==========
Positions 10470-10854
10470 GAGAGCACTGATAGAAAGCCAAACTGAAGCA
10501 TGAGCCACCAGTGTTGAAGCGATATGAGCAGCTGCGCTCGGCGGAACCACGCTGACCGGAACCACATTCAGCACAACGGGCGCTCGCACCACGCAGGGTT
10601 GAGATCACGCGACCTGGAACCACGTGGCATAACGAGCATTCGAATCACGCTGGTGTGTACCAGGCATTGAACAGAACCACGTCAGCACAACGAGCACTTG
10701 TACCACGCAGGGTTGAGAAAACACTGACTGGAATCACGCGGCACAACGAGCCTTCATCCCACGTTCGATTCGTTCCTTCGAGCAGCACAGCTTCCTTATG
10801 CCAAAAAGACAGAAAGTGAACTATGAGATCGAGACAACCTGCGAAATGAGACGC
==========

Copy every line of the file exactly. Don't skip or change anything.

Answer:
Positions 10470-10854
10470 GAGAGCACTGATAGAAAGCCAAACTGAAGCA
10501 TGAGCCACCAGTGTTGAAGCGATATGAGCAGCTGCGCTCGGCGGAACCACGCTGACCGGAACCACATTCAGCACAACGGGCGCTCGCACCACGCAGGGTT
10601 GAGATCACGCGACCTGGAACCACGTGGCATAACGAGCATTCGAATCACGCTGGTGTGTACCAGGCATTGAACAGAACCACGTCAGCACAACGAGCACTTG
10701 TACCACGCAGGGTTGAGAAAACACTGACTGGAATCACGCGGCACAACGAGCCTTCATCCCACGTTCGATTCGTTCCTTCGAGCAGCACAGCTTCCTTATG
10801 CCAAAAAGACAGAAAGTGAACTATGAGATCGAGACAACCTGCGAAATGAGACGC